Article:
No sooner was he released from his bondage but the designs of Providence began to be brought about; for he felt the strongest impressions from Heaven to set about the glorious work of converting the Irish nation without any further delay. Any other motive than the greater honour and glory of God, could never have induced him to undertake so arduous an enterprise, and so difficult a work as the general conversion of an entire Nation, where vice was authorized by practice, and impiety strengthened by custom. Palladius, indeed, had preceded him, and was the first who formed the plan of converting this nation to Christianity; but having met with violent opposition, he converted but few, and departed in a short time. The general conversion of Ireland was reserved for St. Patrick, who having travelled into Gaul and Italy for the purpose of acquiring a competent stock of sacred learning, chiefly under the tuition of his uncle, St. Martin, the renowned Bishop of Tours, was promoted to holy orders, and received his episcopal consecration and lawful mission from the successor of St. Peter the Apostle, Pope Celestine, in the year of our Lord 431. He did not intrude himself into the ministry without a true vocation. He did not presume to exercise the sacred functions of the priesthood without being regularly ordained. He did not attempt of his own accord, to dogmatize or turn preacher and teacher without a proper mission, like unto the false prophets in the old Law, who as the Scripture complains, came without being sent, or like unto the new gospellers, and fanatics of these latter ages, who are called by our Saviour wolves in the clothing of sheep, and who force themselves into the sheepfold without any mission, either extraordinary from God, like that of the Apostles mentioned in c. xvi. of St. Mark, v. 15, or ordinary from the pastors of the Church, by the imposition of hands, like that spoken of in c. xiv. of the Acts, and I Tim. c. v. v. 22. and 2 Tim. c. i. v. 6. No, my brethren, St. Patrick came to this part of the world duly called, sent and authorized to preach the ancient faith, originally taught by the Apostles, to plant the catholic religion, and to open the fountains of salvation, grace, and mercy to sinners. No sooner did he land at Wicklow, with about. twenty fellow labourers, and zealous assistants, but he began to weed, to plant, to water and cultivate the new vineyard of Christ. But how did he complete his design? He placed his confidence in God, and as he was a man of piety, recollection and prayer, he possessed the art of converting sinners, of softening their hearts, of subduing all the powers of their souls, and of infusing more virtue into them than a more learned man, with all his empty science, and pompous oratory would be able to do; for though a man of extensive knowledge, may argue, convince, and charm others with his eloquence, yet if the spirit of piety be extinguished in his heart, he is no better than a sounding trumpet, though, as St. Paul expresses it, he should speak the language of men and angels. These maxims were the plan of St. Patrick's conduct, and by these means he had the happiness to gain over innumerable proselytes. He appeared with undaunted courage at the general assembly of the Kings and states of Ireland, which was held every year at Tarah, the residence of the chief King, who was stiled the Monarch of the whole nation. Here our saint met a great number of the Druids, or Heathen priests, and confounded and converted many of them. The shining virtues of his exemplary life were more powerful and more persuasive arguments, than the most elegant discourses. It would be an endless task to enumerate all the labours and fatigues he underwent, in the course of sixty-one years, for the glory of God, and the salvation of souls. He travelled through all the provinces of Ireland, rooting up vice, and planting virtue wherever he went. Like another Elias, he burnt with zeal for the Lord God of Hosts, 3 Kings, c. xix. v. 10. so that he might truly say with the royal Prophet, ps. lxviii. The zeal of thy house has eaten me up, and has made me pine away. Nothing gave him more pain than to see the great God offended; nothing gave him more pleasure than to see him loved, praised and adored. He bewailed the gross errors of idolatry and superstition in which he found thousands of the inhabitants of this country enveloped at the time of his arrival; but glory be to God, his sorrow was soon changed into inexpressible joy. The most obdurate hearts were mollified by his instructions; the greatest sinners cast themselves at his feet, and began to deplore their past crimes with tears of bitterness, and numberless multitudes cried out for Baptism, and embraced the Roman Catholic and Apostolic faith. In short, he dispersed the darkness of infidelity by the brilliant rays of his sanctity, and by the ardour of zeal and piety he made truth and virtue triumph over error and immorality. It is recorded of him that he founded above three hundred churches, ordained near three thousand priests, consecrated a great number of bishops, and established seven hundred religious houses, wherein thousands of the faithful devoted themselves entirely to the divine service, and aspired to the summit of Christian perfection by a regular observance of the three evangelical counsels, insomuch that this island was deservedly stiled the Island of Saints, when St. Patrick finished his glorious career in the hundred and twentieth year of his age, and in the four hundred and ninety-third year of our Lord. Nay, during the three succeeding centuries, whilst the greater part of Europe was overspread with inundations' of pagan Goths and Vandals, this island was deemed a nursery of piety, a school of virtue, a seminary of learning, and abounded with a long train of illustrious saints, who derived the streams of their sanctity from their great Apostle St. Patrick, and illumined several parts of the continent with the light of the Gospel and the splendor of their virtues. It is true, indeed, that in the ninth century Ireland was bits turn infested by successive swarms of heathen barbarians, who made it feel the grievances that followed the invasion of the sanctuary, and the demolition of the Roman empire in other countries; but notwithstanding all the various revolutions of nature, the self-same holy Catholic religion, which was planted here by St. Patrick above thirteen hundred years ago, and which was uniformly professed by our pious ancestors ever since, has been carefully transmitted down to us, whole and entire, unchanged and uncorrupted, and is still professed here to this very day in its primitive purity.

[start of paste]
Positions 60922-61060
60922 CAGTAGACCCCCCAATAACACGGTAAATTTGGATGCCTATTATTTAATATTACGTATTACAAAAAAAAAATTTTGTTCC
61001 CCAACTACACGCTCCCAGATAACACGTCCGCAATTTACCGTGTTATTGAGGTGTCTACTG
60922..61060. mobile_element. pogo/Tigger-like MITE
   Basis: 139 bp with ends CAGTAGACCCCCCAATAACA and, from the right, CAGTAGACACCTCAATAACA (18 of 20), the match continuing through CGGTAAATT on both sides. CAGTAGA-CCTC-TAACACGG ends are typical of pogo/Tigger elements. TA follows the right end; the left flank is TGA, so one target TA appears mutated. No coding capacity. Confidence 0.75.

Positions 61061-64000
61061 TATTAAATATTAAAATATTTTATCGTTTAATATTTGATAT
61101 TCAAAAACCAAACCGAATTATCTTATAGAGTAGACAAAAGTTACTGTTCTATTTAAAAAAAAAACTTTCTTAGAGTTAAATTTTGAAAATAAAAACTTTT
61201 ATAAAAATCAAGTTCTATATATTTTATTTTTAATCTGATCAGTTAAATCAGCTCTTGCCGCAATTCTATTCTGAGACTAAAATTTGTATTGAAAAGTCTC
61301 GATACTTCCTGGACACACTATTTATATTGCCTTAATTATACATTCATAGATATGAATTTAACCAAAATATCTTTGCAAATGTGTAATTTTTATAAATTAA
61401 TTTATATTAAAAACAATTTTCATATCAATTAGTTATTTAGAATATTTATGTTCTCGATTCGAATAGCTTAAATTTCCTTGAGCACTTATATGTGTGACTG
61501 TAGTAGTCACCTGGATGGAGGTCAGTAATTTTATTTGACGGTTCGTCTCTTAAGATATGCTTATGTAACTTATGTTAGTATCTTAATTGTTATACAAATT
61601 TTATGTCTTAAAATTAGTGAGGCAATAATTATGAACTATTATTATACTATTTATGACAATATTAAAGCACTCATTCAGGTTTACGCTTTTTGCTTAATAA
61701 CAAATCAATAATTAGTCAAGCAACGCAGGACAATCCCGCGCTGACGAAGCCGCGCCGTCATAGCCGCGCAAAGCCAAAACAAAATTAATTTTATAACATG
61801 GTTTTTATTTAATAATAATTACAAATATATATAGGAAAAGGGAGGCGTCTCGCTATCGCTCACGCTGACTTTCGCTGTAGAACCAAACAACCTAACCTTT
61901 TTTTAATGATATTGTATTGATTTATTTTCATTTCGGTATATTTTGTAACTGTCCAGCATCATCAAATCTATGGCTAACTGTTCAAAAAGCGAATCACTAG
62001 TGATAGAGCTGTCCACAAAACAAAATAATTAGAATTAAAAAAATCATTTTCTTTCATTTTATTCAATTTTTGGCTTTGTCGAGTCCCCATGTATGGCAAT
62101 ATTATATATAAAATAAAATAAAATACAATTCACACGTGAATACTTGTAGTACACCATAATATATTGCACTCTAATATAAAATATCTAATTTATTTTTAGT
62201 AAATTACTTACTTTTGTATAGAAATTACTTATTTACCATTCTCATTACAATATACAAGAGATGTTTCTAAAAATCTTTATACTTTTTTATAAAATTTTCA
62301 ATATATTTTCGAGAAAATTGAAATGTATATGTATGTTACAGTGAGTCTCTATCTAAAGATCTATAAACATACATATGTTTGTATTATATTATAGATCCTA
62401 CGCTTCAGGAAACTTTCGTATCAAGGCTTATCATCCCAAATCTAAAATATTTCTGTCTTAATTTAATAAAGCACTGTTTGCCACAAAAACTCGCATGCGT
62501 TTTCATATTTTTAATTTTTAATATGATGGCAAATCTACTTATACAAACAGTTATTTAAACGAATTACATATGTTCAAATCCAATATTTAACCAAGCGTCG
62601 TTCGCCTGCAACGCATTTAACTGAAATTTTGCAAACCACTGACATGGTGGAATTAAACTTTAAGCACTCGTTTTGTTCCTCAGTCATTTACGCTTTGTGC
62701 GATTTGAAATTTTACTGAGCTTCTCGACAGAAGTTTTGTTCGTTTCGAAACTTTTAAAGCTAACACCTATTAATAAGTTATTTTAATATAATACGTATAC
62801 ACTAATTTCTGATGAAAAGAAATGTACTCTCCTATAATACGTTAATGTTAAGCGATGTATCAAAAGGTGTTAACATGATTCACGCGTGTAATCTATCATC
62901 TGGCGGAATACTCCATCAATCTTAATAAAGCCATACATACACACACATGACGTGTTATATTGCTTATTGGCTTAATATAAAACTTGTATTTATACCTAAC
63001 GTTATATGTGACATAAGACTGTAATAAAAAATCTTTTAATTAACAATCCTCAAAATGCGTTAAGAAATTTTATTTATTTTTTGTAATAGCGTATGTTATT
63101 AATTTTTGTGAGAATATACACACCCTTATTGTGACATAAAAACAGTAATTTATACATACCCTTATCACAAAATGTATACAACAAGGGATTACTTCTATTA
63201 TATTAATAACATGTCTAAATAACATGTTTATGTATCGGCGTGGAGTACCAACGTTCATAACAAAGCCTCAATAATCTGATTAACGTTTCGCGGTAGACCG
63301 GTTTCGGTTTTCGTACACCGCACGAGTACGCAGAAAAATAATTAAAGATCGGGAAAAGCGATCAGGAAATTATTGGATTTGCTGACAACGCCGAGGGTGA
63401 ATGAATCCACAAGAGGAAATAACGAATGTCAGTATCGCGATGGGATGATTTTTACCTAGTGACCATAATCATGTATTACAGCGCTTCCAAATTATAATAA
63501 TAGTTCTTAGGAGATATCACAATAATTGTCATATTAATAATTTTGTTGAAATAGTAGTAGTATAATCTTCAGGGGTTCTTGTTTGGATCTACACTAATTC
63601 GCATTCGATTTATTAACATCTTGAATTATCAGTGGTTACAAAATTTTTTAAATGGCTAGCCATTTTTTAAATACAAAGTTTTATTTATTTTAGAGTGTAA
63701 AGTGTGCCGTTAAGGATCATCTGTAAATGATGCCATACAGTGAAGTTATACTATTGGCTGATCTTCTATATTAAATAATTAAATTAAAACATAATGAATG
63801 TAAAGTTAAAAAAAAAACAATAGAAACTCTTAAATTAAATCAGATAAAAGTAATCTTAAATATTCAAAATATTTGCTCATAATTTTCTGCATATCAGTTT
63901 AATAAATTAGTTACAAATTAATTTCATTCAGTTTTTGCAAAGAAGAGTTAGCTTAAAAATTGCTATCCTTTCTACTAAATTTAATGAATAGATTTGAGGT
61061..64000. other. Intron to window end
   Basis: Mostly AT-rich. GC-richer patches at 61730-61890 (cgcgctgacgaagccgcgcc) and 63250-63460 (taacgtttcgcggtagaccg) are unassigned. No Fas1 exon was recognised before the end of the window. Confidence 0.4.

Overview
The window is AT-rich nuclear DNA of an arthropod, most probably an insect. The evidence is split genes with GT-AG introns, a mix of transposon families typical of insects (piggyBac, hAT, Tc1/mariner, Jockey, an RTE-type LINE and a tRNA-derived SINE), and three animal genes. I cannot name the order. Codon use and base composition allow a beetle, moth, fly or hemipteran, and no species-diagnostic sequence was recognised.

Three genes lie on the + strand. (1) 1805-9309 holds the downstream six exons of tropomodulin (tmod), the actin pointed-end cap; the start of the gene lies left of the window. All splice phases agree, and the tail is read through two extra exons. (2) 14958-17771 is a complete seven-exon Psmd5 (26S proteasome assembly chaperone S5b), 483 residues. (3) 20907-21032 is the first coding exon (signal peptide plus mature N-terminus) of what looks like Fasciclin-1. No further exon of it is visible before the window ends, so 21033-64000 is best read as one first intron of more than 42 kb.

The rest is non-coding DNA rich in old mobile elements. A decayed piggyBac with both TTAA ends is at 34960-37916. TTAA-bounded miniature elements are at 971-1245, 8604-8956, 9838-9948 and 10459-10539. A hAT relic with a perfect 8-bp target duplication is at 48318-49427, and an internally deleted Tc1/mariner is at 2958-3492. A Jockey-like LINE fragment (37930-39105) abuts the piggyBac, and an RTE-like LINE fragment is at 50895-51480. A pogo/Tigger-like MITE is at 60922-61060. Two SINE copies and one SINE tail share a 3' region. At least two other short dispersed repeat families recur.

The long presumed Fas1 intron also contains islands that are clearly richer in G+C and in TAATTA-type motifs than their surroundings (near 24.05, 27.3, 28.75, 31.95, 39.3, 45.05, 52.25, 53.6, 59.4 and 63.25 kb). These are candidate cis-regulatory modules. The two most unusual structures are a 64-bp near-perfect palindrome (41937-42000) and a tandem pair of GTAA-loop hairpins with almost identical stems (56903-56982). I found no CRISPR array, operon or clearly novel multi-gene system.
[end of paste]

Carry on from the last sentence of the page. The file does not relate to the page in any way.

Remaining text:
Are we not, then, my brethren, highly indebted to the goodness of God for having, in his great mercy, called our ancestors from the darkness of infidelity to the wonderful light of faith, by the ministry of St. Patrick, and for having extended the same heavenly gift to us by the ministry of his successors and descendants, in preference to so many thousands, in other countries, from whom the true faith of Christ has been withdrawn by a just judgment, and transplanted elsewhere. Have we not reason to thank, praise and glorify the holy name of the Lord for this particular blessing, this singular favour, this special protection, and visible interference of his divine providence? Should we not, as the Apostle recommends in the words of my text, gratefully remember our prelates, who have spoken the word of God to us? Should we not be steadfast in following their faith, and taking care not to be led away by various and strange doctrines? Should we not be armed against all novelty in religion, and guard against the baneful influence 'of those dangerous principles which the new philosophers and unbelievers of this age are spreading in these and other neighbouring countries? Remove not the ancient landmark, which your fathers have set, says the Holy Ghost, Prov. xxii. Stand in the ways and see, and ask for the old paths, where is the good way, and walk therein, and ye shall find rest for your souls, Jerem. c. vi. v. 16. Ask thy father and he will shew thee, thy elders and they will tell thee, Deut. xxxii. for there is a way that seems to a man to be right, but its end leads to death and perdition, Prov. c. xiv. v. 12. ; and again, Christ cautions us in the Gospel, to beware of false prophets who make their appearance in the clothing of sheep, but inwardly are ravenous wolves, that come, not to feed, but only to fleece and destroy the flock; nay, St. Paul does not hesitate to say, Galat. c. 1. v. 8. that although an Angel should descend from Heaven to preach up any new doctrine contrary to the ancient faith once delivered to the saints, we ought to look upon him as an anathema.